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Shocked by the reluctance of authorities to act more decisively on this, some have taken matters into their own hands. Professor Fang Gang, director of the Institute of Sexuality and Gender Studies at Beijing Forestry University, is a social activist who promotes sex education and gender equality. He runs private sex education classes that cover relationships and emotional wellbeing as well as STIs, the biology of reproduction and contraception.

"Young people in China can know about sex by talking about it with friends and the internet, but knowledge through these channels is often wrong," he told VICE News. "Some schools teach about STIs and simple physiological knowledge. But what I teach is empowerment education that includes gender equality and how to be a good partner.


"China's sex education is usually just about abstinence, which aims to prohibit teenagers from sexual behavior, neglecting the joy of sex. The attitude is prohibition, punishment and threat. We are against this thinking. In some schools students are not even allowed to date. In our camps, however, we discuss what they will gain and lose in love and how to deal with problems so that we empower them to make their own decisions."

The style of teaching Fang advocates is incredibly rare in China. His camps usually only attract about 18 attendees per session, with parents generally reluctant to be proactive in signing up their kids to the paid-for courses. He has failed to set up sessions in Beijing, a city of 19.5 million people, due to lack of interest.

"When talking about sex education, parents automatically think it's unnecessary, as they think kids will know it naturally from the internet," said Fang. "But we have to teach them things they can't find on the internet."

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Those advocating for compulsory sex education also faces vocal opposition. "The Ministry of Education has issued documents calling for schools to have sex education but there has been strong resistance from anti-sex activists," said Li.

"For example, a few days ago someone was training teachers in Shandong province about how to conduct sex education and protesters went there," she added. "They sneaked in by pretending to be parents then claimed that the education would harm children. These people aren't in the majority, but their actions are extreme."


One step forward was made in Zhejiang province last month, when it was announced that machines distributing free condoms would be introduced to universities across the region within a year. The move was hailed as a small victory for sex education supporters, but an online backlash once more highlighted the attitudes causing the blockage.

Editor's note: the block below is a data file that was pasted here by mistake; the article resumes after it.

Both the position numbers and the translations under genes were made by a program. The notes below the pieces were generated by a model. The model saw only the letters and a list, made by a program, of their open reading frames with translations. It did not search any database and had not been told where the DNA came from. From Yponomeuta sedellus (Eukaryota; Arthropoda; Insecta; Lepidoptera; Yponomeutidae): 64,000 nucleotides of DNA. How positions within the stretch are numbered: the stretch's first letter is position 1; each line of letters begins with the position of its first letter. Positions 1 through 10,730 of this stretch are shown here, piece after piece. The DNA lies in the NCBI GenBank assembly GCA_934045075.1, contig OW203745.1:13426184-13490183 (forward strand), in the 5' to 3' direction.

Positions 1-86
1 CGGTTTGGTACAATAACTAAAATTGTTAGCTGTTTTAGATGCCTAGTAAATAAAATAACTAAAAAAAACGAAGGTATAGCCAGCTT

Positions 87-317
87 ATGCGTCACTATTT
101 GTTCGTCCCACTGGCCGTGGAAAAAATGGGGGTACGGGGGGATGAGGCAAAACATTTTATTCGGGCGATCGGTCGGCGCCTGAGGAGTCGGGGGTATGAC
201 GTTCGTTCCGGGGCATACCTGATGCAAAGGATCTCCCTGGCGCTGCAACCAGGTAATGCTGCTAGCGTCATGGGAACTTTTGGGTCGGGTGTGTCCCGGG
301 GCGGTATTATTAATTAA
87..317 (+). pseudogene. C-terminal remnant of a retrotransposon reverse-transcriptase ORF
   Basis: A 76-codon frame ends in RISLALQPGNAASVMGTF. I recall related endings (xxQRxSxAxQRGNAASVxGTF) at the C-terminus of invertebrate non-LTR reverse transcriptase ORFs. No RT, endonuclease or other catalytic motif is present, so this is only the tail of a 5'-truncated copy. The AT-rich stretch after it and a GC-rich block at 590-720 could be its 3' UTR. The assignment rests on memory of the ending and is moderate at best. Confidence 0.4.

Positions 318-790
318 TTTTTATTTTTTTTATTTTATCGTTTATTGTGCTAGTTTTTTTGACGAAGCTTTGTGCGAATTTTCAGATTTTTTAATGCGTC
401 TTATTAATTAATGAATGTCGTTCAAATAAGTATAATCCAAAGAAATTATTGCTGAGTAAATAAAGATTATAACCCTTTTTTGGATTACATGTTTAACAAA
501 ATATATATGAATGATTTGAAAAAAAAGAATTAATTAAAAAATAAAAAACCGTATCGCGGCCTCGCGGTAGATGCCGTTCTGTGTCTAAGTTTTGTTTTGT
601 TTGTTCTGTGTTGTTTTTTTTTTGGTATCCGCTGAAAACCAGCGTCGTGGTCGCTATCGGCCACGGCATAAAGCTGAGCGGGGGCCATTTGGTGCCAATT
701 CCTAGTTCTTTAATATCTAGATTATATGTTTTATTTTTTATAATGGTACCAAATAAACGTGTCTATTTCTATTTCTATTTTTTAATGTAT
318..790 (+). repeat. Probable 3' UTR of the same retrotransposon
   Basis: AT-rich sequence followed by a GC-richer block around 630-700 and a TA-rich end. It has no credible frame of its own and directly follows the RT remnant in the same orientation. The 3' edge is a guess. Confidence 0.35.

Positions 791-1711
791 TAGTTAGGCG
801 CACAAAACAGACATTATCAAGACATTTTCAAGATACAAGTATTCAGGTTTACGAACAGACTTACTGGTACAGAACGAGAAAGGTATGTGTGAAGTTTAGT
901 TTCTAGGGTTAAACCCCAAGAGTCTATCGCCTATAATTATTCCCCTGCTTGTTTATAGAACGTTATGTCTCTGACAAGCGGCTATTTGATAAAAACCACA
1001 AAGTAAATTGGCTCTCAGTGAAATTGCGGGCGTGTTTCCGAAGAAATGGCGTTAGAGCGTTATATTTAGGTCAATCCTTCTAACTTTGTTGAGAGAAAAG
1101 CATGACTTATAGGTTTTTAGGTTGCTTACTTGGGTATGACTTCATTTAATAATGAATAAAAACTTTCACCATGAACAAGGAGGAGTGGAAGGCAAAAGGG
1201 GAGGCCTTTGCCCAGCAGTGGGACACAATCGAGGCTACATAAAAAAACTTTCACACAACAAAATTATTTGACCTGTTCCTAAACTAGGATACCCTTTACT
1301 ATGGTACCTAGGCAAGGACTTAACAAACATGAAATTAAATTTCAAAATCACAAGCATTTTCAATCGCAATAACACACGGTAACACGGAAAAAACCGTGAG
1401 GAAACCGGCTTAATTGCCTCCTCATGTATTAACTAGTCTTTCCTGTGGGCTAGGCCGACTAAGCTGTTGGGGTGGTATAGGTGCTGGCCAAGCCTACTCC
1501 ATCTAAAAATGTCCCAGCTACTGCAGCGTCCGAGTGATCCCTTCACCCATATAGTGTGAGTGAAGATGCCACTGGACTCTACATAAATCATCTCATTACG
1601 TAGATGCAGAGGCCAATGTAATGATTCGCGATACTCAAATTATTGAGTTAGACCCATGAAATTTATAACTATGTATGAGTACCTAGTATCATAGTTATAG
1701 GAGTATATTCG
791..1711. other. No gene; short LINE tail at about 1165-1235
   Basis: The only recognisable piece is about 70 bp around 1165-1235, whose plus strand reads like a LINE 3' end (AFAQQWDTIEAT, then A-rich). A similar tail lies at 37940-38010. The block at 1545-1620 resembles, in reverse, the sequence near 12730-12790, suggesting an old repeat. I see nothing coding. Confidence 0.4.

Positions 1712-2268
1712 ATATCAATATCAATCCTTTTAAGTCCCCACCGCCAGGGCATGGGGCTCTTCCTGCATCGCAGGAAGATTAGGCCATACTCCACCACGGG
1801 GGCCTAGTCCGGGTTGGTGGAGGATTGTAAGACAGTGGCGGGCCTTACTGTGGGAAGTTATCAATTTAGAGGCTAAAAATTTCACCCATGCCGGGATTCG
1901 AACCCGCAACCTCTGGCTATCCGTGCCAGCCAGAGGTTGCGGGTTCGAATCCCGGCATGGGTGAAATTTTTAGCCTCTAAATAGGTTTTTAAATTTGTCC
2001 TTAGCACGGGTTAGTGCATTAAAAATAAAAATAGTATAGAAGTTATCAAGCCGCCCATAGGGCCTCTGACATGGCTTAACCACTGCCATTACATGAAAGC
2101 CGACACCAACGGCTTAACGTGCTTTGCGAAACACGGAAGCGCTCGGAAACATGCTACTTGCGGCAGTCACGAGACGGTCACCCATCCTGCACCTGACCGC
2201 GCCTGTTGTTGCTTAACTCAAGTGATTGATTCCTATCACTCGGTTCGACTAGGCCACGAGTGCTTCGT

Some riled Chinese citizens called the free condom move "government-approved promiscuity". Dr Schwartländer says: "If you say things not in line with mainstream opinion you get comments like, 'You're teaching my children to have sex.' And of course, if teachers don't have neutral, objective, or constructive attitudes to sex themselves, it's difficult to expect them to talk about it in a way that creates dialogue.

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"I've actually been trying to get this social media campaign idea through for a few years. My staff, especially the Chinese staff, were reluctant because they felt we couldn't talk about it in public. But that's exactly why I was pushing for it."

Many believe that true change will only happen when archaic views about sex die out with the older generations. "Maybe in ten years sex education will be acceptable, because the younger generation will have had sex at an early age," says Li. Fang, who is 47, is less optimistic, saying: "I probably won't see it happen in my lifetime. Maybe after 30 years or so."


The core problem is that "Chinese parents want to control their children," he said. "They are considered their property and they want to make them obedient even when they are at university. This is a matter for change for the whole concept of education, not just sex education."

It's too early to say whether the WHO's hashtag campaign will significantly increase awareness across the country, although early signs are positive. The hashtag has been viewed over 900,000 times since it was launched on Friday, with a WHO spokesperson telling VICE News on Wednesday: "There is clearly a thirst for more information from young people about sex and how to have safer sex."

This can only be good news, as small victories such as these build towards a critical mass and and hopefully makes legislative change eventually unavoidable.

Follow Jamie Fullerton on Twitter: @jamiefullerton1